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Towing industry plus harsh winter weather equals injured workers

On Behalf of | Dec 13, 2016 | Workplace Safety |

The harsh weather conditions in Colorado at this time of the year are threatening to the lives of all workers who have to do their jobs outside. Tow truck operators and their assistants are particularly busy in adverse weather. They are kept out in the cold by cars landing in ditches, dead batteries and burst tires caused by extreme pressure changes — often leaving injured workers.

Employers must keep workers safe from known dangers, and make sure they understand the hazards and know how to protect themselves. According to the Centers for Disease Control and Prevention, exposure to extreme cold can lead to hypothermia, frostbite, trench foot and/or chilblains. The Occupational Safety and Health Administration says extreme weather exposure causes harm to thousands of workers every year, and in some cases, fatalities occur.

The agency provides clear guidelines and safety regulations related to the protection of employees in cold weather conditions. Ice crystals can form on the skin within minutes, and workers must know the signs that indicate problems. These include pale color, numbness or pain, and workers must take immediate steps to get into warmer areas and warm up the affected body parts.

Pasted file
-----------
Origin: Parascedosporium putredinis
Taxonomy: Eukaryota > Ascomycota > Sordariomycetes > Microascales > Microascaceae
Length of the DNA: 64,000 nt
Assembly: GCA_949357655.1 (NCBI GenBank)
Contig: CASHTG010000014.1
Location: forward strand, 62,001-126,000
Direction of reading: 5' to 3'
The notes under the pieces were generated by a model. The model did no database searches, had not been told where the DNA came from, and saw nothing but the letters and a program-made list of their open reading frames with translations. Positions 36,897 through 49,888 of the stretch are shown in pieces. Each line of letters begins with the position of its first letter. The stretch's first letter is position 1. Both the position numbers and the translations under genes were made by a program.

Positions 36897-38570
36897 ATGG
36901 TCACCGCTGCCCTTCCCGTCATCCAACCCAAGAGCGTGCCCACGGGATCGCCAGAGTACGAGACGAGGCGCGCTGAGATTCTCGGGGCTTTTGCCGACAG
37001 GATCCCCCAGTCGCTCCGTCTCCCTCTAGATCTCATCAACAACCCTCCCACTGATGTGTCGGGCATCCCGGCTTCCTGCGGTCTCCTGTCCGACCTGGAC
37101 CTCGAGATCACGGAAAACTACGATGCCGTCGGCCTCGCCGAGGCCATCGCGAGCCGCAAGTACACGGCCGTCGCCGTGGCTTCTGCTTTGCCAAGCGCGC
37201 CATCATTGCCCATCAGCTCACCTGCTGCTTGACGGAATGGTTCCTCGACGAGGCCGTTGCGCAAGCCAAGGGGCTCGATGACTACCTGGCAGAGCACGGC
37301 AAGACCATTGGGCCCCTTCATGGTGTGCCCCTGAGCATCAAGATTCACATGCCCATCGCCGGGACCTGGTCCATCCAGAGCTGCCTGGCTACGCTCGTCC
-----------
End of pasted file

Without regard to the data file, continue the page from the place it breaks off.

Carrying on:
In extreme circumstances, exposure to cold can cause injuries severe enough to lead to amputations, or worse. Injured workers in Colorado who are suffering the consequences of working out in the cold may seek financial relief through the workers’ compensation insurance program. In some cases, proving that an injury is work-related can be challenging, and it is usually helpful to utilize the skills of a seasoned workers’ compensation attorney to navigate the claims for benefits.

Source:, “Colorado outdoor workers face bitter cold dangers during the winter season“, Adam Hammond, Dec. 8, 2016


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